Pernil is a slow-roasted, delicate pork loin dish that is similar to poc chuc in Mexico. In Ecuador, it is considered a must-have Christmas ritual.

Orange juice, onions, garlic, annatto paste, cloves, cinnamon, cumin, and cane sugar are used to marinate it.

The marinade is similar to that used to make hornado, but the cloves and cinnamon add a unique flavor.


Canelazo frequently makes an appearance at Ecuadorian events, particularly around Christmas.

Aguardiente, an alcoholic beverage made from sugarcane, is combined with sugar, water, and cinnamon. It is served hot and has a holiday vibe similar to hot toddies or mulled wine.


Rompope is Ecuador’s version of alcoholic eggnog. It is comparable to Crema de Vie in Cuba and is also offered in Mexico.

Christmas Day in Ecuador

Christmas Day in Ecuador, often known as La Navidad, is less crowded than Christmas Eve. Since most people spend Christmas Day at home with their families, it might be a relatively calm day on Christmas Day itself.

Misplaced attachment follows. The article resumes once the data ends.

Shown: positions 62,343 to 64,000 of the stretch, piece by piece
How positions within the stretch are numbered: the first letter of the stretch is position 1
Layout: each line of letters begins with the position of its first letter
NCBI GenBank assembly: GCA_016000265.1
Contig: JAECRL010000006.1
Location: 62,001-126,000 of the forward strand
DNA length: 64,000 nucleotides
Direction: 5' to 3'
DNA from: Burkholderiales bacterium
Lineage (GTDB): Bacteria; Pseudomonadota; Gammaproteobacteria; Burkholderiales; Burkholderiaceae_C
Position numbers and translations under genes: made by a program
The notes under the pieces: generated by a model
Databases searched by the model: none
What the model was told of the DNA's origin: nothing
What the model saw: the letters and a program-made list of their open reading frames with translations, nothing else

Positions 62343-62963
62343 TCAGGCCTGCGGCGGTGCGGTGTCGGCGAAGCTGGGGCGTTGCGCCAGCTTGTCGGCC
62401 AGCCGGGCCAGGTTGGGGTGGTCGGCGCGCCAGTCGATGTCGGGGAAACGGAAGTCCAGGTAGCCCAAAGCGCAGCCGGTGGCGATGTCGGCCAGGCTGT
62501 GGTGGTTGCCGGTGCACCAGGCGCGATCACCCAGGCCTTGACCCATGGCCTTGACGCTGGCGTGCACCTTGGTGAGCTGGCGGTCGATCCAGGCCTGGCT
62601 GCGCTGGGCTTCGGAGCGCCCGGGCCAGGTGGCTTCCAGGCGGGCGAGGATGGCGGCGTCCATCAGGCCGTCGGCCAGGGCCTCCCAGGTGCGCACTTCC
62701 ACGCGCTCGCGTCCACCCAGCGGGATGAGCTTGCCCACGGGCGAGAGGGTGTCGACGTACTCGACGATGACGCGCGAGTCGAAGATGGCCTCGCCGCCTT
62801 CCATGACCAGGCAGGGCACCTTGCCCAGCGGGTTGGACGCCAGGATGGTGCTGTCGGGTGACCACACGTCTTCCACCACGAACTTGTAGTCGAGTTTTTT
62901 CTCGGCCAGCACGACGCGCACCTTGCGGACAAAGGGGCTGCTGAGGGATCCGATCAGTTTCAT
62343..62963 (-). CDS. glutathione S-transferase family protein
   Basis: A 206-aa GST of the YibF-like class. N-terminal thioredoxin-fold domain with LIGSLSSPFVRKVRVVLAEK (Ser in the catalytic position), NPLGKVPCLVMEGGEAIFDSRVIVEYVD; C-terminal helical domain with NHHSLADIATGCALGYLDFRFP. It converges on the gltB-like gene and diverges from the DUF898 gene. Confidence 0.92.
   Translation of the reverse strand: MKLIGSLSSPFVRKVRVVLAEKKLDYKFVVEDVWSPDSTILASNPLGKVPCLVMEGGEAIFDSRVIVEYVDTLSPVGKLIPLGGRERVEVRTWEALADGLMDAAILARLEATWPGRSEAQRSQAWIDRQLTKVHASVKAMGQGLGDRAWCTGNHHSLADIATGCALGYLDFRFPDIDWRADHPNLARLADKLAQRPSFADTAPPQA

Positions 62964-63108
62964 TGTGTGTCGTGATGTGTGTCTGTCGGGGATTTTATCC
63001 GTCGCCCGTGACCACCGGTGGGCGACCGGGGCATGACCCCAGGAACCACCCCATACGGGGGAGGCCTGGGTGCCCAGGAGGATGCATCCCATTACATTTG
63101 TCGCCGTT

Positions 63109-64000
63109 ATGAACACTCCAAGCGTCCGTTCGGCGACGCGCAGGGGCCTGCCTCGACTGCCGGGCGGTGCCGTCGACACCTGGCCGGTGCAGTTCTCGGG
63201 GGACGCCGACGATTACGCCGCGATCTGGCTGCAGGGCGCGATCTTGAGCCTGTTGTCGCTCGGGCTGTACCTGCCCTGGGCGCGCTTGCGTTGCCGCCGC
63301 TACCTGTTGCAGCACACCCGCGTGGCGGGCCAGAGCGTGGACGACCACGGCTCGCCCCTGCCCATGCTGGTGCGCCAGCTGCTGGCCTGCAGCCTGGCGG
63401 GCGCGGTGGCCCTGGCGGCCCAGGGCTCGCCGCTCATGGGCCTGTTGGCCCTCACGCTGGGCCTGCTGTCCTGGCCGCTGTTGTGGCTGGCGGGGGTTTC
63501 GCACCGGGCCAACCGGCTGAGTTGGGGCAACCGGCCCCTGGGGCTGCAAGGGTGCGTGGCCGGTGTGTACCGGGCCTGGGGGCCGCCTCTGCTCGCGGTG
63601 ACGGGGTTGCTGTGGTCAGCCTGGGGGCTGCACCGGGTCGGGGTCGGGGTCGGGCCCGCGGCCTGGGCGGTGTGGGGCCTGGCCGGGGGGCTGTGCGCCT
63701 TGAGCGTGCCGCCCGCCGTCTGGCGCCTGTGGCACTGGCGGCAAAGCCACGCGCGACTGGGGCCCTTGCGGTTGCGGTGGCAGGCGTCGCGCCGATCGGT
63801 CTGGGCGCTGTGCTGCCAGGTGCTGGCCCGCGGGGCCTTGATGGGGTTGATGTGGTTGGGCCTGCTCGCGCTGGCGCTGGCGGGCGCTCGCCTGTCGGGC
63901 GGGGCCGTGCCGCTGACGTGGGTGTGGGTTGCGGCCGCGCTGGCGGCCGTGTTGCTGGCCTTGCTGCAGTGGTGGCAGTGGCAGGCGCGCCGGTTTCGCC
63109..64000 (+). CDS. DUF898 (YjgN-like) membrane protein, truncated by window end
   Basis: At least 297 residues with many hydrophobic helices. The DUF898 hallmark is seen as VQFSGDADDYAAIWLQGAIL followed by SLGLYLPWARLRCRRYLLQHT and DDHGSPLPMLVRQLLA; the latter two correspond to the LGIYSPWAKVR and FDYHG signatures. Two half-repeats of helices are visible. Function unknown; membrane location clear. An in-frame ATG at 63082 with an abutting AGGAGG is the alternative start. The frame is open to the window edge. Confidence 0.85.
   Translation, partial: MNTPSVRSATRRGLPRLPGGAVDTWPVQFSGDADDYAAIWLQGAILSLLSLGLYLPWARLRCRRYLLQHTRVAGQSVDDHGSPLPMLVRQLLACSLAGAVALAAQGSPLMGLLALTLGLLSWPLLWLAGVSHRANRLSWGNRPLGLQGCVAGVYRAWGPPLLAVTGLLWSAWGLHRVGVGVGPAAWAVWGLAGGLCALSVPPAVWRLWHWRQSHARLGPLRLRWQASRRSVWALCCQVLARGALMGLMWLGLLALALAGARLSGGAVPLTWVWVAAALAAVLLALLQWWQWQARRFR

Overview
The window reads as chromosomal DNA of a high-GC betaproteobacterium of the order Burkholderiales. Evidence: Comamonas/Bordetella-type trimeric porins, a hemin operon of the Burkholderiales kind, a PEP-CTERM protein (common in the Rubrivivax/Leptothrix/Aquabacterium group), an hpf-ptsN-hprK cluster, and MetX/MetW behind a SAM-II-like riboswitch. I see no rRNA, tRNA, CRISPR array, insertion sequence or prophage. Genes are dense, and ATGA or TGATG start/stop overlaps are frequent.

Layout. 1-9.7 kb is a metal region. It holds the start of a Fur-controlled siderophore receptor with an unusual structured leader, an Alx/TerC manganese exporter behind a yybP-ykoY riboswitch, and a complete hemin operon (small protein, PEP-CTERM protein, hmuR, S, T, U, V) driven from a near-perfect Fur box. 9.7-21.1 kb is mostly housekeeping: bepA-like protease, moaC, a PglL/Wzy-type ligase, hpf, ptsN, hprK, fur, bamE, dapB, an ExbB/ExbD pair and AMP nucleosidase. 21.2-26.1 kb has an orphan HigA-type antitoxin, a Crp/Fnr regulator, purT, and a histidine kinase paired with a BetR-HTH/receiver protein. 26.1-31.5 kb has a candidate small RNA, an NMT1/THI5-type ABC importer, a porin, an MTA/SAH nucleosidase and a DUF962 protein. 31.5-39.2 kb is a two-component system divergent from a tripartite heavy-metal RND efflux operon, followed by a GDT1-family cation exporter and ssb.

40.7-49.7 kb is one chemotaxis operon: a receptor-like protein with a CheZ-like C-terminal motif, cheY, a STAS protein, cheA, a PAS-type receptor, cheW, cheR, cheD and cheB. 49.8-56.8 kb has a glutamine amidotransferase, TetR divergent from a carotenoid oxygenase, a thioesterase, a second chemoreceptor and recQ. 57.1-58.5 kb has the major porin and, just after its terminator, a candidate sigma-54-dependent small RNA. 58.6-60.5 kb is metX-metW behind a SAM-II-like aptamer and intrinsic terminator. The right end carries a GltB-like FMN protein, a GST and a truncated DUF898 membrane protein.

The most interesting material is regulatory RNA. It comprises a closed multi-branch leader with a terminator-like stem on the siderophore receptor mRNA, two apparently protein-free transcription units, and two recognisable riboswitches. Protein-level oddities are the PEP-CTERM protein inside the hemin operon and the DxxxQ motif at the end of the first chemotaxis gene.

Typically, after a late night of revelry on Noche Buena, people sleep in. A smaller family celebration with food, drinks, and, more music and dancing is typically held in the afternoon.

One notable exception to this is that Ecuadorians start building their customary, incredibly complex effigies later on Christmas Day. These dolls are usually fairly huge and filled with explosives and straw. They are constructed between Christmas and New Year’s Eve. Given their size, finding them being constructed outdoors is not difficult.